The leader of a group detractors say is a cult that literally branded women and brainwashed them into becoming sex slaves is set to be arraigned Friday afternoon on charges of sex trafficking and conspiracy to commit forced labor.
Keith Raniere, co-founder of the NXIVM group, will make his first appearance before a federal judge in U.S. District Court in Brooklyn, after being arrested last month in at a villa in Mexico. He waived his right to an identification hearing in Texas and was transferred to New York.
Known to his followers as “Vanguard,” Raniere is accused of masterminding and overseeing a system in which women were told the best way to advance was to become a "slave" overseen by "masters." They also were expected to have sex with him, do menial chores for masters, and to keep the arrangement a secret - or face public humiliation, the complaint says.
“[Raniere] has maintained a rotating group of fifteen to twenty women with whome he maintains sxual relationships,” the complaint notes. “These women are not permitted to have sexual relationships with anyone but Rainere or to discuss with others their relationships with Raniere.”
Albany-based defense attorney Paul DerOhannesian has been retained to represent Raniere in his case.
The complaint said many victims participated in videotaped ceremonies where they were branded in their pelvic area with a symbol featuring Raniere's initials.
"During the branding ceremonies, slaves were required to be fully naked, and the master would order one slave to film while the other held down the slave being branded," the complaint says.
Investigators said Raniere preferred exceptionally thin women, so "slaves" had to stick to very low-calorie diets and document every food they ate. Women who didn't follow orders were required to attend classes where they were "forced to wear fake cow udders over their breasts while people called them derogatory names," or threatened with being put in cages, court papers say.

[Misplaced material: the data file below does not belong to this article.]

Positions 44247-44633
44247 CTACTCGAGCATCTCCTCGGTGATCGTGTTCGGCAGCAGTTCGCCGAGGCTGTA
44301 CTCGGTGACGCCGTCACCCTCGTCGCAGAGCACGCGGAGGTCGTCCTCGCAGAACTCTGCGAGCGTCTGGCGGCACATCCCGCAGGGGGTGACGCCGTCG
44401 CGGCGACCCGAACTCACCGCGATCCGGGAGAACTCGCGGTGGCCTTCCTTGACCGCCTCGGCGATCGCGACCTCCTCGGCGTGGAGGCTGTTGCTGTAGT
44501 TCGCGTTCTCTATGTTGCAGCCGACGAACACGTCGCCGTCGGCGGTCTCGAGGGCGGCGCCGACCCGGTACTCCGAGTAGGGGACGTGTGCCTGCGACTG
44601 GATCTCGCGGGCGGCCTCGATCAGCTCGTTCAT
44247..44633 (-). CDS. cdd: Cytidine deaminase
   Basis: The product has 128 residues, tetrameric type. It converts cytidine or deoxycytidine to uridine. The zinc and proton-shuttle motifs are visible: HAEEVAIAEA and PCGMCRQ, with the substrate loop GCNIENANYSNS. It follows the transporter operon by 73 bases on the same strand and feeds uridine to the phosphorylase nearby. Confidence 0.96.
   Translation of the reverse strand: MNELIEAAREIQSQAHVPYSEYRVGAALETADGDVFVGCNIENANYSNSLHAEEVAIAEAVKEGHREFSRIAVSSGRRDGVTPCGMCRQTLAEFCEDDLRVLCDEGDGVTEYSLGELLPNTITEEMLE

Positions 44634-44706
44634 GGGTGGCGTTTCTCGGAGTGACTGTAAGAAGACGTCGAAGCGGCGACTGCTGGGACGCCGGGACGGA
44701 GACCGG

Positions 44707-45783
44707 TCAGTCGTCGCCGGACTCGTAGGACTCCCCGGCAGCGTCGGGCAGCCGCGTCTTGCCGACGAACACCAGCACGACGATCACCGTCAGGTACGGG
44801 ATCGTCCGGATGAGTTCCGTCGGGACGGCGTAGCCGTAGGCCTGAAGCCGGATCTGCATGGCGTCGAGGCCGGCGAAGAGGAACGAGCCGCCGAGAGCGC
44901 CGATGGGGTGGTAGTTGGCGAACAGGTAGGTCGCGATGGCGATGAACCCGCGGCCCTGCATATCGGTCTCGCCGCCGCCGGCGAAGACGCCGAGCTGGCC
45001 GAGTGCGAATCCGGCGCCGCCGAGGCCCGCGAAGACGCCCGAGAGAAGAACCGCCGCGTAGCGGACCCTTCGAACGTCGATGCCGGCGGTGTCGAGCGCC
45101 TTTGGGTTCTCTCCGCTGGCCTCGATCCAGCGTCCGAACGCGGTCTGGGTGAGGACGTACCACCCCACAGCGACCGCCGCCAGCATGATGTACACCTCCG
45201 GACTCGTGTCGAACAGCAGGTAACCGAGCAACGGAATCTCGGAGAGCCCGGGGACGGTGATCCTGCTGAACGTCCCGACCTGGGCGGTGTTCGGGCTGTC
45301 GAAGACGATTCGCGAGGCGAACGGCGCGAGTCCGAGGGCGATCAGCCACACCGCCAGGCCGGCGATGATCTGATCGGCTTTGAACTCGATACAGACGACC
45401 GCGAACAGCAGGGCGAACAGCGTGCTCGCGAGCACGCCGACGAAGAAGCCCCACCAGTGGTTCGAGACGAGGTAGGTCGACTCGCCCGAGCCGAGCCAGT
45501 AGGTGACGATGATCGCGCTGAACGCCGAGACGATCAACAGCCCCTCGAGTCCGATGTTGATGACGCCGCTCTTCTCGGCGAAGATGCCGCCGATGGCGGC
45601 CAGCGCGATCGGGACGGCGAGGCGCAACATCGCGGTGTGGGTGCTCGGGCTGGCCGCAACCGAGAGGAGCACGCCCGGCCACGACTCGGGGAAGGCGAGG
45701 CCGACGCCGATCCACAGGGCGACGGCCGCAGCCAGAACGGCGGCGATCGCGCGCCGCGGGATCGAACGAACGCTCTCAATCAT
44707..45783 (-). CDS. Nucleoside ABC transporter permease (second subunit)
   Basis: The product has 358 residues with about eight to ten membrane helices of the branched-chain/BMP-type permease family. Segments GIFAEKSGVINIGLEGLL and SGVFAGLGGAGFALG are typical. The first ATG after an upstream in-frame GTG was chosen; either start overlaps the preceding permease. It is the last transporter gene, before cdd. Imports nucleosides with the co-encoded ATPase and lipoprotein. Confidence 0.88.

Sources close to NXIVM and the case told Fox News Raniere and others in NXIVM also illegally detained women and have threatened those who speak out against the group, with both physical violence and legal action.
Raniere left the United States late last year after The New York Times reported the stories of women who left the group, and the government began interviewing potential witnesses. Raniere sought to cover his trail by using encrypted email and ditching his phone, court papers say.
He was ultimately found staying with several women in a luxury gated community in Puerta Vallarta, where villas can run $10,000 a week to rent.
Raniere and NXIVM have been the subject of criticism for years, dating back to at 2012, when the Times Union of Albany published a series of articles examining the organization and allegations it was a cult.
Over the years, the group has attracted a following that includes Emmy Award-winning actress Allison Mack. Authorities also say Raniere has been bankrolled by Clare Bronfman, an heiress to the Seagram's liquor fortune. Bronfman has allegedly given Raniere and NXIVM more than $100 million to cover expenses like private air travel.
On the day that Raniere made his initial court appearance last month after being returned from Mexico, federal authorities also raided the home of NXIVM president Nancy Salzman, near Albany. A second upstate location also was searched, but authorities declined to discuss what they were looking for in either operation.
The Associated Press contributed to this report.